If you’ve been made to think that property investment is something that’s exclusive to the rich, you’re hanging out with the wrong bunch. Risk-averse investors have spread this notion for years and somehow it’s found its way into the web of myths that most people carry around. It’s erroneous and it could be what’s holding you back from engaging in one of the most rewarding investment journeys there is.
What you’ve been made to think, that one needs a butt load of cash to invest in property, is misguided. There are many ways to invest in the property market, and some of them require very little sums of cash. Some don’t require cash at all.
If you want to know how to invest in property when you have very little capital, here are some of ways to do so.
Buying ‘off-the-plan’ is purchasing a property before it’s reached its final stages of development and occupancy approval. It is a smart way of investing in property with very little funding. What you pay while the property is in its development stages is probably not what the market price will be when it’s finished. Property prices are likely to have surged, and in there is significant increase in equity.
There are also tax depreciation benefits and government incentives to this arrangement. First-time home buyers get exemptions and concessions of stamp duty as well as government grants for purchase of off-the-plan property. For example in NSW, as part of their Home Grant Scheme, off-the-plan buyers are eligible for a grant of $10,000 for new homes that don’t exceed $750,000.
In the event that the value of the property increases by the time it’s completed—as you should hope, you can use the newly acquired equity to borrow for a deposit on another property. The trick is to find a property with intrinsic value that’s located in a growing market.
Another way of investing in property when you have very little capital is by partnering with someone on a deal. Ideally, it should be with a person you can trust or someone with whom you can establish a fair agreement.
A joint venture partner will provide you with the necessary funds to get into a good deal that you otherwise could never have been able to finance on your own. The commonest of type of venture consists of two types of partners; those that put up the cash, and those that take out a loan from the bank. Say you can secure a mortgage but have very little cash to fund a deposit, you can partner with a person in the opposite situation. That is, someone that has the savings but whose borrowing capacity is iffy. The drawback is that you’ll have to share the proceeds from the deal, either equally (50-50) or as agreed upon, but then again, a bit of something is better than nothing at all.
Joint ventures can take you a long way; from your first real estate deal up until you have an entire portfolio. Between two high income earners, they can be real game changers for both. After the first equity deal, they have the capacity to break though less conservative investments that can generate high returns.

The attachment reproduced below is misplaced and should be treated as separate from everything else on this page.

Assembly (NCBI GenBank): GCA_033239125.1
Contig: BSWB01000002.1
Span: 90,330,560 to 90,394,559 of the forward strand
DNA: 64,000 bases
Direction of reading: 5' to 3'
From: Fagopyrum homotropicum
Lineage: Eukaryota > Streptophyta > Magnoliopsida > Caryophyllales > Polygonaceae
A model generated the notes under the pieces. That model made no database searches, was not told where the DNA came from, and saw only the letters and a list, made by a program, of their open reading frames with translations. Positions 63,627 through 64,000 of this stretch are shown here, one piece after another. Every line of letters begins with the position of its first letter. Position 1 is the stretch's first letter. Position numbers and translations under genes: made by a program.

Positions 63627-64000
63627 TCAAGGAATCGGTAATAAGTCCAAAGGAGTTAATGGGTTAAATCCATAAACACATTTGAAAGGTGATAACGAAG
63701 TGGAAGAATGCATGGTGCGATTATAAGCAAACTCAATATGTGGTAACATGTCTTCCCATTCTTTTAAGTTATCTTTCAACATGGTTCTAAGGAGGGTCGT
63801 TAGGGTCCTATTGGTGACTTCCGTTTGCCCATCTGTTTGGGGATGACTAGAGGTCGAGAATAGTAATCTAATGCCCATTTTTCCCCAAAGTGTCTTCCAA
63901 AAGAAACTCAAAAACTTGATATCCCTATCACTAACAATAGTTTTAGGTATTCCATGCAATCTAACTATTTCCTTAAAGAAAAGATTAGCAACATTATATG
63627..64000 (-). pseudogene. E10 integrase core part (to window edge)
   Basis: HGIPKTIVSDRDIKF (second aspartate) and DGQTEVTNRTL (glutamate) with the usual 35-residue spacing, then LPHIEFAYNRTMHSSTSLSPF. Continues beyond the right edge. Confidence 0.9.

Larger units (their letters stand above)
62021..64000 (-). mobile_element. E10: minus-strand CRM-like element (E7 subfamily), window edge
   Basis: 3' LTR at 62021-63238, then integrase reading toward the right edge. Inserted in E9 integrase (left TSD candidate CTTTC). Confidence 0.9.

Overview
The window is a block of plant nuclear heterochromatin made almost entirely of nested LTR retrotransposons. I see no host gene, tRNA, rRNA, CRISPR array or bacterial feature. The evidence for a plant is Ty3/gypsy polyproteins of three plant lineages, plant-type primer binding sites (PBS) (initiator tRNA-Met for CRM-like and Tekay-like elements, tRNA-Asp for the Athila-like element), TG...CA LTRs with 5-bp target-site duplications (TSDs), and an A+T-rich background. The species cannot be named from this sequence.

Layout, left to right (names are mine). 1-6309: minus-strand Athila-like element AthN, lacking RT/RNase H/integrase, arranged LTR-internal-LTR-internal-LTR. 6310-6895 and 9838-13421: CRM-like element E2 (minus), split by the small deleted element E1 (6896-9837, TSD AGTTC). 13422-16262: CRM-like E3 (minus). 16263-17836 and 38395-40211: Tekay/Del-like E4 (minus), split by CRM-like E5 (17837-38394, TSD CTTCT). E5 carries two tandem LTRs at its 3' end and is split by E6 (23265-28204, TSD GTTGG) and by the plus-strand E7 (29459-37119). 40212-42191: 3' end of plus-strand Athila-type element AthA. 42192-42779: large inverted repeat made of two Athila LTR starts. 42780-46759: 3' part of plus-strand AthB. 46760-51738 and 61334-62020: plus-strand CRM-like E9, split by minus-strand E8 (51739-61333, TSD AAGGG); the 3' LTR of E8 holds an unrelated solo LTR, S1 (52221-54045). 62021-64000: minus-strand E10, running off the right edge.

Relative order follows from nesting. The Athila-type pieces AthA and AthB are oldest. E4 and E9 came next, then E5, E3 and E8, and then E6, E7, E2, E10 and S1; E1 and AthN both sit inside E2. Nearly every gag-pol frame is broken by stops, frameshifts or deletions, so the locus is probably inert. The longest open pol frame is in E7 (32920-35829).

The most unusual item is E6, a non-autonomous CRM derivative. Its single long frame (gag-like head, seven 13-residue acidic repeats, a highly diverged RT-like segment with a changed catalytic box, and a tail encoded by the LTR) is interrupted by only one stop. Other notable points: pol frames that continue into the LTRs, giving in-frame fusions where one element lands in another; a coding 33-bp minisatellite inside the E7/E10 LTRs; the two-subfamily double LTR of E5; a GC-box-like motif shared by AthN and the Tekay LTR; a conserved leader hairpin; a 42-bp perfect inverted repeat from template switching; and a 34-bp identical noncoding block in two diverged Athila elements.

The key to making joint venture agreements work is having everyone in the venture in agreement. You can do this by setting out a clear budget and timeframe for how long you and your partner will hold the property.
Property Option Agreements
A property option agreement gives a prospective investor the right, but not the obligation to buy a property at an agreed price in the future. This is another ‘little-money-down’ kind of deal which you can use to purchase a property.
How do they work? A buyer and seller agree to an option agreement. In that, the buyer agrees to pay the seller—usually a distressed seller—a specified amount of money to acquire a right to purchase a property at an agreed price before a certain date in the future. This amount is shorted from the purchase price of the property if the buyer decides to purchase the property, otherwise the seller retains it.
Within the agreed upon period, the investor can choose to buy the property or not. Meanwhile, if they can find a way to increase the property’s value, they can sell the option to someone that’s willing to buy at the new value. This way they net a profit.
An investor with little money can use take advantage of these types of agreements. Their success relies on the investor’s ability to negotiate a low purchase price for the option and to improve the value of the property. This all hinges on one issue; the seller is supposed to be willing to agree to the option in the first place, and this usually occurs when they can’t sell the property.
So, as you can see, there are ways to buy a property with little money. Before you delve into anyone of them, make sure you’ve the guidance of a financial professional or a seasoned property investor to iron out the details for you and to provide you with other property investment tips.